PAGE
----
Sally Collins served as the first Director of the USDA Office of Environmental Markets. She retired in August 2010. OEM continues to play an instrumental role in advancing markets for ecosystem services provided by farms, forests, and ranches across the country. As Director, Collins supported the USDA Secretary in developing uniform, science-based guidelines and the infrastructure necessary to create markets for carbon, biodiversity, and water. Collins has spent more than 25 years in natural resource management, working at the “field level” as a forest manager for 20 years prior to coming to Washington, D.C. Her last field assignment was Forest Supervisor of the 1.6 Million acre Deschutes National Forest. She served most recently as Associate Chief for the U.S. Forest Service, sharing responsibilities with the Chief for management of all of the 155 National Forests and Grasslands, providing support to tribal, state and private lands, and overseeing the International Program Office. She supervised an organization of over 40,000 employees and a budget of more than $5 billion. Under her administration, the Office of International Programs doubled in size due to an expanded partnership with USAID, a partnership that recognized the nexus between forest protection and human well-being. As leader of this work, Collins traveled to a number of countries to establish long-term partnerships. She worked with Gabon on the establishment of protected areas, and participated in the establishment of the Congo Basin Partnership. She worked on log tracking and enforcement in Madagascar, restoration in Vietnam, and tenure and governance in China (a country that recently completed some major tenure reforms of the forest sector). Collins currently works with Rights and Resources Initiative (RRI) to help the largest forested countries of the world establish secure tenure arrangements and laws for their forested estates. For six years, she has served (and continues to serve) as Co-Chair of MegaFlorestais, an organization established to informally connect the top forest leaders in the world. The group has collectively shared and advanced issues around climate change, deforestation, illegal logging, REDD and associated markets (including the Amazon Fund) and tenure/governance issues fundamental to forest protection and poverty alleviation. In October 2010, she co-hosted Mexican and Brazilian Forest leaders in Montana on “Re-Thinking Forest Regulations Internationally.” Additionally, she works with RRI more generally to support their efforts in tenure and governance reform associated with REDD+ and with the establishment of protected areas around the world. Collins has received a number of awards and recognition for her work, including the designation as the Starker Lecture Recipient in May of this year from Oregon State University, and the 2010 Stan Adams Partnership Award from the National Association of State Foresters. She served on an advisory committee for Yale’s International Forestry Program, and has spoken extensively both nationally and internationally on climate change, REDD, and forest management, and carbon and other ecosystem service markets. She is most proud of her recognition by the communities in which she has worked as a person who effectively involves people in decision-making and her ability to establish creative partnerships to accomplish work. She received her BS from the University of Colorado and her Master’s from the University of Wyoming in Natural Resources Management and Political Science.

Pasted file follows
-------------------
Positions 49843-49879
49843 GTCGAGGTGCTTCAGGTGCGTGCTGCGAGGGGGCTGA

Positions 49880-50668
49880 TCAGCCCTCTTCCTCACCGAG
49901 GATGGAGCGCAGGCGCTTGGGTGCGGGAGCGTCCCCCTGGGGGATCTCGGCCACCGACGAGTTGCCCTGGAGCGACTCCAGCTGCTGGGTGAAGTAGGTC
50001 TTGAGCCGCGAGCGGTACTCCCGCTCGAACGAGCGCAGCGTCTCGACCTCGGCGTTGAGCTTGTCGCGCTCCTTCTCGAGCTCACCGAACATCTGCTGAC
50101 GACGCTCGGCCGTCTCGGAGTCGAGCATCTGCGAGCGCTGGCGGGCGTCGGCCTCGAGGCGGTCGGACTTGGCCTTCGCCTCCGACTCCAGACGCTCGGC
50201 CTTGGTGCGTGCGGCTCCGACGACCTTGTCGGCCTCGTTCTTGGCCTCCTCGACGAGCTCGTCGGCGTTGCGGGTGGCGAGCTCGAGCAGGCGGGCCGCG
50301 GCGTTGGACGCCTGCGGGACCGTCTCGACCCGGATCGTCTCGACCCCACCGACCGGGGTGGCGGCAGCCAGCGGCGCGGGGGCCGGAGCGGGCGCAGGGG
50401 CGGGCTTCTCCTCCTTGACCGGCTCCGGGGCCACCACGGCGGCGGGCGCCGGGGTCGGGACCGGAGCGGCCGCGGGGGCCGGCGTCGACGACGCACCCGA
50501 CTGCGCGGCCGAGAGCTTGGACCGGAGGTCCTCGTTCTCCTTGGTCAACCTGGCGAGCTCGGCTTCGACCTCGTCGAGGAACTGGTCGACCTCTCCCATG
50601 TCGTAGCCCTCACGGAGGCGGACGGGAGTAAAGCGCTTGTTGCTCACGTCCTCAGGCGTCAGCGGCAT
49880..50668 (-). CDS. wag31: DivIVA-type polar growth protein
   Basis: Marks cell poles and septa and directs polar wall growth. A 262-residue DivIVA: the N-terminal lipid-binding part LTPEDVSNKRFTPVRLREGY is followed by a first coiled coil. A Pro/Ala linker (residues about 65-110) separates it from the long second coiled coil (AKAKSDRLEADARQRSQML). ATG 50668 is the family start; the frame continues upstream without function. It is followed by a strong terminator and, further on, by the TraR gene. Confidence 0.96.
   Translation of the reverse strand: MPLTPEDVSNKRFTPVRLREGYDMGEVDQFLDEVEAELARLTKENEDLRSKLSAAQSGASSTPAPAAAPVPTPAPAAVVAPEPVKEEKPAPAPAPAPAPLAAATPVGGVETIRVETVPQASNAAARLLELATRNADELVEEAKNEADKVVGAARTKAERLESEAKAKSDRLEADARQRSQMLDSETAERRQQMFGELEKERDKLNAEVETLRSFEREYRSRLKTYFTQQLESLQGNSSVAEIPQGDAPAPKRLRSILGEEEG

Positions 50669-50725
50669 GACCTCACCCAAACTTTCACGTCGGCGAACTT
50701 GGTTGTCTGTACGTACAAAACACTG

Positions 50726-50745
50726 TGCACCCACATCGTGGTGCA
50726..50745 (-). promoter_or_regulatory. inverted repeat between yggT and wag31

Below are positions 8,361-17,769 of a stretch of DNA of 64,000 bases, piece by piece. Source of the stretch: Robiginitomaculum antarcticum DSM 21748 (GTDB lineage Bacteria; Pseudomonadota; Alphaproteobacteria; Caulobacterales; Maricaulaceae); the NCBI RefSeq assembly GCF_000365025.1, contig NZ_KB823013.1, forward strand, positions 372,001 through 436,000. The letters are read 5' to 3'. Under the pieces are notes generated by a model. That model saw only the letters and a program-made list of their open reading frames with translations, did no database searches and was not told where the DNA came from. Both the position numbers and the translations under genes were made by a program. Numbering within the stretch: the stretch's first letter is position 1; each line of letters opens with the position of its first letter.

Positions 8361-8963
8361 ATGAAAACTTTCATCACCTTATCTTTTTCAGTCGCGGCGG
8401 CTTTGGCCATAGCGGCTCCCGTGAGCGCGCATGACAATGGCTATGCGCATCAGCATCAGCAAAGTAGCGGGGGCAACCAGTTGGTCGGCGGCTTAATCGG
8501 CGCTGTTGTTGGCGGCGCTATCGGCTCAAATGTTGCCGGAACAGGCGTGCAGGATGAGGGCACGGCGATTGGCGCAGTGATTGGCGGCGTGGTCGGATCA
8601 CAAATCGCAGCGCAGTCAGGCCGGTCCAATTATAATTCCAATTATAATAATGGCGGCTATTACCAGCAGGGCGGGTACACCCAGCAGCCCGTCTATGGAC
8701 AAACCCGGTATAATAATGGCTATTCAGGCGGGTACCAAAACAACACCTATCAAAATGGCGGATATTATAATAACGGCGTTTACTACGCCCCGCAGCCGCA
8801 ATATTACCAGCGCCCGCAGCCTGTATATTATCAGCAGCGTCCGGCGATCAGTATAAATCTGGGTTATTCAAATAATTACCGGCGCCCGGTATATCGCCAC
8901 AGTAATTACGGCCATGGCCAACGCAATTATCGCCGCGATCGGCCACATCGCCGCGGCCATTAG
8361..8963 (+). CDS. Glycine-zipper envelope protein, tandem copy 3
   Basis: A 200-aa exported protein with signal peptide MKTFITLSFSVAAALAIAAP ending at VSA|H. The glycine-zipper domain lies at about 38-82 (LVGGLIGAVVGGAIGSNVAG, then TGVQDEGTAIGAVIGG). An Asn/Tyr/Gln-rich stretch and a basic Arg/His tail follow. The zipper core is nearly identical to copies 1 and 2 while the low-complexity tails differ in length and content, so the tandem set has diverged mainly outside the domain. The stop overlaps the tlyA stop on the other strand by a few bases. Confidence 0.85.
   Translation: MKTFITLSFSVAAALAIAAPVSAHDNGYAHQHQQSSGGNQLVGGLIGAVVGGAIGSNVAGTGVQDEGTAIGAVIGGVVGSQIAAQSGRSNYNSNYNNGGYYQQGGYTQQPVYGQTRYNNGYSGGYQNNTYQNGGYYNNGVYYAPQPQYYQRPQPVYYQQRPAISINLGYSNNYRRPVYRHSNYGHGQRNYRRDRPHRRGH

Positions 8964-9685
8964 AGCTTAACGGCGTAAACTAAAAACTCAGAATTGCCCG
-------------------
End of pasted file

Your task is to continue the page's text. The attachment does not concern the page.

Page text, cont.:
William Sunderlin is a Senior Associate with the Center for International Forestry Research (CIFOR) in Indonesia and an Adjunct Professor at the State University of New York – College of Environmental Science and Forestry (SUNY-ESF) in Syracuse, New York, USA. He got his masters and PhD degrees in development sociology at Cornell University (1984-1993). In the period 1994-2006, he conducted research at CIFOR with a primary focus on the underlying causes of tropical deforestation, and on the well-being of people in forested areas. He then moved to RRI in Washington DC where he provided analytic support for documentation of global forest tenure (2006-2009). In the period 2009-2016 he returned to CIFOR to lead the subnational component of its Global Comparative Study on REDD+. In that capacity, he produced several publications on tenure and REDD+. In recent years he has been working with the Land Tenure Security Working Group to conduct analysis on tenure, human well-being, and conservation.